The Key to Raising Our Children

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Discipline VS Punishment

By Noha Abu Sitta

Many of us, confuse discipline with punishment. We think they are synonyms although they are more like antonyms! We often think by punishing our children that we are disciplining them. When in fact, we might be perpetuating the misbehavior and creating a volatile relationship with our children. Let’s dig deeper into the best way to discipline our children.

‘Discipline’ is basically ‘guidance’. It comes from a Greek word that means, ‘to train’. It is defined in the dictionary as, “A method of training to produce obedience and self-control.”  It is a positive and constructive act; an act of love not revenge or anger. Its’ sole purpose is to create a mature responsible adult out of your child. It’s built on love and respect.

‘Punishment’, on the other hand, is defined as, “To cause someone to suffer.” It is a negative and destructive act. Its’ sole purpose is to instantly stop a specific behavior through making the doer suffer (either physically or psychologically). It is an act of anger due to the lack of anger management skill. It makes the child feel disrespected, impaired and a failure! It involves no training or permanent fixing of the behavior. Punishment teaches no skills. Moreover we tend to punish our children by the same punitive method regardless of individual personality traits and needs. This is detrimental and results in one child responding to the punishment, while the other one doesn’t.

Although misbehavior sounds like a negative concept, there is a great positive side to it, let’s take a closer look!

Misbehavior is an opportunity to discipline your child:

Now let’s look deeper into the meaning of ‘misbehavior’. There is always a reason behind a misbehaving child. It usually results from a need whether it is:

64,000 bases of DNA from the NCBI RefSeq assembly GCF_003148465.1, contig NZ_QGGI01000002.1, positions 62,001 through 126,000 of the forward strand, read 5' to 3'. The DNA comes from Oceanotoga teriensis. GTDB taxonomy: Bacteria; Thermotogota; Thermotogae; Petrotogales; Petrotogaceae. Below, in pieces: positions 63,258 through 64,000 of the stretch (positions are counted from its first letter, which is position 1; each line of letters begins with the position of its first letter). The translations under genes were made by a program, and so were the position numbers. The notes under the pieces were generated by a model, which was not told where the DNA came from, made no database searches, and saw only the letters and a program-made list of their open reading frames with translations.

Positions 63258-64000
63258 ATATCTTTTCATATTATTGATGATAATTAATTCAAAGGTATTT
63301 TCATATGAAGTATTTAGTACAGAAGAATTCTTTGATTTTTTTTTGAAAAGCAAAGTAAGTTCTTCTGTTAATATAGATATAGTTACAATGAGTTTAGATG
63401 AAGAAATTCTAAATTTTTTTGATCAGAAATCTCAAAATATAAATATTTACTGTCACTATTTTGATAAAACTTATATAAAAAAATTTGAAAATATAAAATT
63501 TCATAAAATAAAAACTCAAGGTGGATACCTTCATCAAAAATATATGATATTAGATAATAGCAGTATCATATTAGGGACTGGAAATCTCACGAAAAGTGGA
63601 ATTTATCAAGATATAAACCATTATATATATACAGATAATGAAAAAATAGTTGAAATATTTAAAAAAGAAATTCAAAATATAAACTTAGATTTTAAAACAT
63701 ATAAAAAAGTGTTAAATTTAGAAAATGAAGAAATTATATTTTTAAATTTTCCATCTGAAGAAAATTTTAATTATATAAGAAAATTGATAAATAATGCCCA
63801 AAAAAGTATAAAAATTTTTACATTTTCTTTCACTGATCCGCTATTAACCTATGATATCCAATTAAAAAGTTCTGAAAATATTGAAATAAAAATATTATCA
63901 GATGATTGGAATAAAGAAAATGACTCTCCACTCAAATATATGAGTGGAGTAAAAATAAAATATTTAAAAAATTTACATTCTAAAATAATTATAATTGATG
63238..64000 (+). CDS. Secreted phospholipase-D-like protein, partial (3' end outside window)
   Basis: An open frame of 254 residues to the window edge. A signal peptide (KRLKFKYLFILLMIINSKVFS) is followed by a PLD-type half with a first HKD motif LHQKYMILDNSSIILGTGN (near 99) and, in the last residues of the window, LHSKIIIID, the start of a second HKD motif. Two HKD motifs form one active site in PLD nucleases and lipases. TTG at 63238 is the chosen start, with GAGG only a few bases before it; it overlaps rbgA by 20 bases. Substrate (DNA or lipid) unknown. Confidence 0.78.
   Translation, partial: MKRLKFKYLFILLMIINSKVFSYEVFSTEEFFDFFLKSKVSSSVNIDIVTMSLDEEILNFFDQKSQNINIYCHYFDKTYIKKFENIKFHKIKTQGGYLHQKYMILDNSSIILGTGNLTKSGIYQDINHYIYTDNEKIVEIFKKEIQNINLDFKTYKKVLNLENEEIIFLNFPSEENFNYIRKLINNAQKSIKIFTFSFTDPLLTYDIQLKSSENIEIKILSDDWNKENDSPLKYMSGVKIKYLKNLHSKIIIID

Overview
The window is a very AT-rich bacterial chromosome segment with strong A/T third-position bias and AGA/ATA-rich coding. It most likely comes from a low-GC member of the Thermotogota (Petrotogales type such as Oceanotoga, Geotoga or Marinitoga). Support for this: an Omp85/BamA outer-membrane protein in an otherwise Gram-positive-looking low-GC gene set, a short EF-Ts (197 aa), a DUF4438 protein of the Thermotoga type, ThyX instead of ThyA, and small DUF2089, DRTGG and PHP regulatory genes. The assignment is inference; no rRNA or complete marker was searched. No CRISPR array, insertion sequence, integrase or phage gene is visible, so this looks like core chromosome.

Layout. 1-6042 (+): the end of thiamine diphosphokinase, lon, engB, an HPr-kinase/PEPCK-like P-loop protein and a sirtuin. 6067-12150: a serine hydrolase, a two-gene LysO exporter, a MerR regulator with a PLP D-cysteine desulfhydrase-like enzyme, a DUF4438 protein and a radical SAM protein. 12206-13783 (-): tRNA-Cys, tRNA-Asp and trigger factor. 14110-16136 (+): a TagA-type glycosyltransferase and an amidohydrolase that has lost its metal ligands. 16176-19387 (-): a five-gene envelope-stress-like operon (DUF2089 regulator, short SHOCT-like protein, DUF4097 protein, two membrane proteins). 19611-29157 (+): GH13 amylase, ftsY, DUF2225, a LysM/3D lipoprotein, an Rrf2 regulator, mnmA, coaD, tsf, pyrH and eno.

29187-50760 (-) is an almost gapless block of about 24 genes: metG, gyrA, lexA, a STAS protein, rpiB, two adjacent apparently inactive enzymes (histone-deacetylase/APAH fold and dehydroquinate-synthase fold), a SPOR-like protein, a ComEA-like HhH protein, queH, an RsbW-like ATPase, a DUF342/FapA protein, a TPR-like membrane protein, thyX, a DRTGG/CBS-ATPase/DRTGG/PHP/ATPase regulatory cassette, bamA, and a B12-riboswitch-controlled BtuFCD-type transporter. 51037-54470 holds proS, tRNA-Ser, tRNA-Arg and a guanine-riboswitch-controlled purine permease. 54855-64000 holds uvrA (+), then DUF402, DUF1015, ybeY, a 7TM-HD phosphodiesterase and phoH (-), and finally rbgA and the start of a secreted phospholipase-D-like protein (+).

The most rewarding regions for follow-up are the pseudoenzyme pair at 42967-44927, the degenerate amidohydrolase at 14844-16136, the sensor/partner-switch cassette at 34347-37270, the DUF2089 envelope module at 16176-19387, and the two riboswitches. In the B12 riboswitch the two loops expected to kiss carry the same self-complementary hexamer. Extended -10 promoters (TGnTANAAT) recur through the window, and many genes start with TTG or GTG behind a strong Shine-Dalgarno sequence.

• Physical: hungry, thirsty, tired, sick or in pain.
  • Psychological: need to feel loved, noticed or cared for.

Misbehavior is simply a lack of the skill needed to deal with/express the feelings that result from physical or psychological needs. Our children need to be trained to master such skills especially the social ones. All children at a young age are naturally selfish and self-centered. They can’t be expected to care for others’ feelings and concerns yet, but they need and can be trained to do so. Think of what your child needs when he misbehaves and what you can do to correct this behavior.

Handling misbehavior is a skill both you and your child need to learn to deal with.

We tend to punish our children when they misbehave believing that this will teach them a lesson and that they won’t repeat that behavior ever again! In fact, punishment can result in two things:

  • Temporarily terminating the behavior out of fear. Misbehavior is most likely to be repeated again after a certain age when the child overcomes their fears or behind mommy’s back!
  • Challenging stubbornness when they don’t really care that much about punishment as long as they do what they have in mind!

Is that what we would really like to achieve with our kids? Or should we arm them with the skills that would enabled them to choose to stop that misbehavior themselves?